The Big Contactless Card Fraud Truth

- by Becky Hall

There were 467,000 incidents last year of contactless card fraud – every minute £27 is stolen! Are we aware of the dangers that lurk in our innocent looking, yet efficient new type of payment cards? Find out more with Cashfloat.

Are contactless cards really secure? Cashfloat

Contactless Card Fraud: Should I Worry?

Using your payment cards with the contactless feature is becoming one of the most popular and efficient ways to pay. Research estimates that consumers doubled the use of ‘tap and pay’ cards and phone apps in 2017 compared with 2016. The numbers soared above £52 billion according to the industry body UK finance, and research expects this to grow.

However, with an increase in their use hails an increase in the security threat. According to This is Money, fraudsters steal on average £27 every minute from contactless payment cards. There are growing fears that technology is becoming a magnet for thieves and that card companies are letting them get away with it. In this article, Cashfloat explore contactless cards and the dangers they pose for the consumer.

What are contactless cards?

Contactless cards contain a particular chip that emits radio waves that can be easily read by a payment terminal. Using contactless cuts out the extra time taken to tap in your pin and therefore payments are faster. However, you can only spend up to a maximum of £45 per purchase as a security feature. The limit for contactless card payments rose from £30 to £45 at the start of the coronavirus pandemic and is going to rise again to £100 this year. Banks have also put a further safeguard that requires the user to insert their pin code ‘randomly’ after a few contactless uses. This should help ensure that only someone authorised is using the card and not a fraudster. However, when asked, banks would not reveal how often they made these checks.

Did you know? There were over 7.4 billion contactless payments in 2018 -  Cashfloat

Are banks being too complacent with contactless card fraud?

It seems that the banks are taking a very complacent attitude when it comes to stopping the easy to target contactless payment fraud. They casually reassure consumers that they are 100% covered for any stolen money and they will return any lost cash to their accounts. Martyn James, of the complaints service Resolver, worries that the banks attitude is only encouraging fraudsters to steal more.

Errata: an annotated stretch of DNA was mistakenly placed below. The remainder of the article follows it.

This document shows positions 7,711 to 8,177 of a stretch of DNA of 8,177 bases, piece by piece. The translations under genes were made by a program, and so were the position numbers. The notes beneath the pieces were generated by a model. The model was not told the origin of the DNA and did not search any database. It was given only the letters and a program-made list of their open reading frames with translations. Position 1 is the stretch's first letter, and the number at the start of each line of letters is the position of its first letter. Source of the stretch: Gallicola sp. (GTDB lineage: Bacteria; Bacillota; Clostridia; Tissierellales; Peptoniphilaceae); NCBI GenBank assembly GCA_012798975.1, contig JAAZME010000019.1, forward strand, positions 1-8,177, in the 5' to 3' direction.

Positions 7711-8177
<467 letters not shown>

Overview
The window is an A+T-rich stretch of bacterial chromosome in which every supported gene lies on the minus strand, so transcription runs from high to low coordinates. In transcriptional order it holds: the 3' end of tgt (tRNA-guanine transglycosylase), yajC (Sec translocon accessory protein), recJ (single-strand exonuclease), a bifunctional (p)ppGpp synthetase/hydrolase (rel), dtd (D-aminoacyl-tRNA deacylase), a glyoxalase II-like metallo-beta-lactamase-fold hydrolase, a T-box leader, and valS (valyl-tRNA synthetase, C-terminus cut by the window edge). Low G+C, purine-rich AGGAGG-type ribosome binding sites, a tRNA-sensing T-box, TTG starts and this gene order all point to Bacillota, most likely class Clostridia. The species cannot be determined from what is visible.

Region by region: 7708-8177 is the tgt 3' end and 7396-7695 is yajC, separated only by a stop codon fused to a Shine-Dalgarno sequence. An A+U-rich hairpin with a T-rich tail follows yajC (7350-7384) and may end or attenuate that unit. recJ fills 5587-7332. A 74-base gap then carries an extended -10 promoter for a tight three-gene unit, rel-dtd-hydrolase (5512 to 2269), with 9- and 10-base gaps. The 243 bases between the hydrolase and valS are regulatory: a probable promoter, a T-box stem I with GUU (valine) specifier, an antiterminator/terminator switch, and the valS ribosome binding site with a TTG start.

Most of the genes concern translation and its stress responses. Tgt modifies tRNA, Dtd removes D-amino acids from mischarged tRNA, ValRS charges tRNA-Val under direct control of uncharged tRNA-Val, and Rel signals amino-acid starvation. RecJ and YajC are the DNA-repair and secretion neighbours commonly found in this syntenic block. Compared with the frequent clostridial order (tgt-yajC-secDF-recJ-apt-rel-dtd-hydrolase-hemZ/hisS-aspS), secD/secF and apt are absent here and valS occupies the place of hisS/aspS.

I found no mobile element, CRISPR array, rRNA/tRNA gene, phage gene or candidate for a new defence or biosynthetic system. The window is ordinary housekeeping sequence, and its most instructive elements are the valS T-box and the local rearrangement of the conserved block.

He says, “Although the amount stolen by contactless card is a drop in the ocean compared to the overall annual banking fraud of £732 million.”

Since there is a cap on the spending, the cost of the 467,000 incidents will not seem a lot of money. However, no one can deny that is too many fraudulent incidents for card companies to ignore. Yet, the banks seem to overlook the fraud and just refund the money blithely.

What is contactless card fraud?

Victims of contactless card fraud have become disenchanted despite the banks reimbursing the stolen money. Christopher Somes-Charlton, 58 lost £600 from a contactless card theft. The thief caused immense loss after spending recklessly and wildly on Chris’s card. The thief had carried out 13 transactions in only 75 minutes, all of course just under the £45 cap. However, even after cancelling his cards, Chris still found an additional 7 transactions had been made totalling £180. This is a technological ‘quirk’ of contactless cards that consumers/fraudsters can spend on the card despite the owner cancelling it.

In the first half of 2018, over £8 million was stolen through contactless fraud. Cashfloat In the first half of 2018, over £8 million was stolen through contactless fraud. Cashfloat